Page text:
A Facebook friend posted an article from a Right wing publication supposedly demonstrating the predicted disaster for our lowest wage workers if we institute the $15 minimum wage. I felt a detailed response was called for.
To the folks that think that the lay off of these workers is the result of an unsustainable minimum wage:
The Berkeley Layoffs
First, I will point out that the requirement to cut the work force was a university wide mandate to cut the budget by ten percent. It was not specifically targeted at the minimum wage earners. And I would maintain that this is the result of our chronic under-funding of education not a demonstration that the minimum wage is untenable. But that is the subject for other Blogs.
The question here is who will do those jobs. Has the University decided not to have clean floors? Will they not have people serving food at the dining halls? I strongly suspect that, with some budgetary re-prioritization, that these jobs will be replaced soon. Or are they going to have the grad students cleaning the floors?
The $15 minimum wage effects only the most low level jobs. These are jobs that the folks who can’t do any better do. It is a fact that, in most urban ares in the US, one can work two full time minimum wage jobs and still not cover what would be considered the most essential expenses of a family.
Much of our country’s original growth was based on unpaid labor in the form of slavery. We abolished slavery but managed to set up relationships between owners and workers, both in the agricultural sector and in the newly developed industrial sector that left the workers as virtual slaves. The tenant farmer system in the South, the company owned mill and mining towns in the industrial heartland are good examples.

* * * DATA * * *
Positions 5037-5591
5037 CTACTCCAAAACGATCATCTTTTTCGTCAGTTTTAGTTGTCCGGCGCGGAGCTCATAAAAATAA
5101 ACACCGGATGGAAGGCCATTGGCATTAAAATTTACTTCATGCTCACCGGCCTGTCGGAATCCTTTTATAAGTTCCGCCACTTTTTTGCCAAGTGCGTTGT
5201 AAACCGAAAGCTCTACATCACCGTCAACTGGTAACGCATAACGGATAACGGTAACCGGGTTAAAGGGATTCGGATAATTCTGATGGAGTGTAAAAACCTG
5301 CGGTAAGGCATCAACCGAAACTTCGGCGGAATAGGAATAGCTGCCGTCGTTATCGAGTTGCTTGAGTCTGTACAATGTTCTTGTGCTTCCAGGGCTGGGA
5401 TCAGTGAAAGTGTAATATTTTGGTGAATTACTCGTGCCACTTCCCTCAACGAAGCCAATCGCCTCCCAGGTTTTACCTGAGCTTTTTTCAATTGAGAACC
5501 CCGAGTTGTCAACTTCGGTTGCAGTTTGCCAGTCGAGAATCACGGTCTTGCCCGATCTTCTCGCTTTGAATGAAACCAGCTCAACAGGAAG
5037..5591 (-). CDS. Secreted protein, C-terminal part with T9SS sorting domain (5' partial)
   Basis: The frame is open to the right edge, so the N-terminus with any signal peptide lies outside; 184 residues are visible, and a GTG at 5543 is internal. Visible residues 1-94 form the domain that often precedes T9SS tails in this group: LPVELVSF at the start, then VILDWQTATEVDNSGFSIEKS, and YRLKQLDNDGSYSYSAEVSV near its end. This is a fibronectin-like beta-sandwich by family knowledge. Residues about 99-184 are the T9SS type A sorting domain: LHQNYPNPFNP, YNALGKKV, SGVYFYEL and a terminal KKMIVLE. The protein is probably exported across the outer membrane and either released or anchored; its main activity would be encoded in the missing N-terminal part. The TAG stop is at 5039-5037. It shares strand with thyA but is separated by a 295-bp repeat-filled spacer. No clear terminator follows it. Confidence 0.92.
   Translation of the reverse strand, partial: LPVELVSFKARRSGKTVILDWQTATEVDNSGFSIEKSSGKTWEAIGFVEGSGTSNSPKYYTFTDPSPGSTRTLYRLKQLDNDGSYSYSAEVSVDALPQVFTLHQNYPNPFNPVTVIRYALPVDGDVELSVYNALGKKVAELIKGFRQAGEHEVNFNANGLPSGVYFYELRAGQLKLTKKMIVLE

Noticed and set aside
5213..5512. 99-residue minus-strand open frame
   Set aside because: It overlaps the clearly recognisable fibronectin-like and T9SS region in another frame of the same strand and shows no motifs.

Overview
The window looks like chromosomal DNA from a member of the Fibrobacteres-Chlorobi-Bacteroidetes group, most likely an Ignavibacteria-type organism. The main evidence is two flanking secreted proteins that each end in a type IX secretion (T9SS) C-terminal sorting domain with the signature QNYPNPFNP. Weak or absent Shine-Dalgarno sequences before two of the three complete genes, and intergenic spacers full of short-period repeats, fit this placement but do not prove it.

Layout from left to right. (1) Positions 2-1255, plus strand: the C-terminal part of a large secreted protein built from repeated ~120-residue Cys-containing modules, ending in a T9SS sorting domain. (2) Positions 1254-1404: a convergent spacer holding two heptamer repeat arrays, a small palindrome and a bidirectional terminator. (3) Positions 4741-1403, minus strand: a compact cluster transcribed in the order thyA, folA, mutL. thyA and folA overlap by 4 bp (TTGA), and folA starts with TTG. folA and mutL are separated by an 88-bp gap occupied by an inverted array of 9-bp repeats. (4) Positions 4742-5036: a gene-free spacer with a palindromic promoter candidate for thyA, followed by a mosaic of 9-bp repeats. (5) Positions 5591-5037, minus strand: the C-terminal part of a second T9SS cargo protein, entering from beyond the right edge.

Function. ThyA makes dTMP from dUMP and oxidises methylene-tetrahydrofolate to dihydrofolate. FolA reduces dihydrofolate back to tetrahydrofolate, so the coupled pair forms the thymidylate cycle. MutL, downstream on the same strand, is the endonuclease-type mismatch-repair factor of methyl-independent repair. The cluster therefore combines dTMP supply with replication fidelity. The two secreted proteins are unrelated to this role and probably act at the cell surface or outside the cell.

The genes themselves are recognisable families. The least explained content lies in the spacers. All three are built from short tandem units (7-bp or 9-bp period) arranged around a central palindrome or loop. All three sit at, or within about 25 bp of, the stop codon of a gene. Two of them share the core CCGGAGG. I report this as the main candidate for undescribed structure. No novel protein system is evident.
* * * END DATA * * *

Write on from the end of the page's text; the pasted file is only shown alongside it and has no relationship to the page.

It wasn’t until the successes of the Labor Movement that we, as a society, began to establish the idea that there was a basic standard of living, under which no one should have to live and work. Our history has been one of continuous movement towards better protections for our workers until the backlash against the New Deal occurred in the Reagan years. The Right has attempted to roll back the gains made ever since.
The Chancellor of US Berkeley makes a salary of just under half a million dollars a year as a base salary. The football coach makes 1.81 million! Yet, rather than pay a wage that would only provide a worker with the most margin standard of living in a city like Berkeley. they decide to lay off those workers. It is just another example of our society’s obscene wealth divide, our tendency to treat those at the bottom as virtually sub-human, our vastly misplaced priorities.
We are in serious trouble as a society… the robotics revolution is just around the corner. It will be upon us before I even pass away at the pave it is developing. Soon, most of these jobs will not be done by people, they will be done my machines. We need to be acting in anticipation of this revolution by investing heavily in education and providing enough financial support to the folks at he bottom that, at least their children will be ready for this new economy which is coming.
Robotics will eliminate most of these jobs.A failure to invest right now in the mass of folks who exists at the bottom rungs of our society, a continuance of the path that we have been on in which they fall farther and farther behind the rest of the country in terms of standard of living will result in the near future in an unemployable class of non-workers. The jobs that used to exist for the least educated and most unskilled will not even exist. They will be done by machines. If we don’t want a revolution, we had better start preparing these folks for the future, not letting them fall farther and farther behind.
The $15 minimum wage is just a stop gap measure to help people survive. This is the subsistence level of our society. Most of these folks already need public assistance to survive. It is a matter of where you choose to pay, not whether you pay or not. The next step down is living on the streets and starving. One has to ask the question whether it is morally justifiable for the rest of our society to depend on jobs being done that require workers to live a sub-standard life?
The $15 minimum wage hike in California has sent financially troubled UC Berkeley into decision making mode, and “the people who clean buildings, who work in food services or health clinics, says Todd Stenhouse, will be the ones without a job.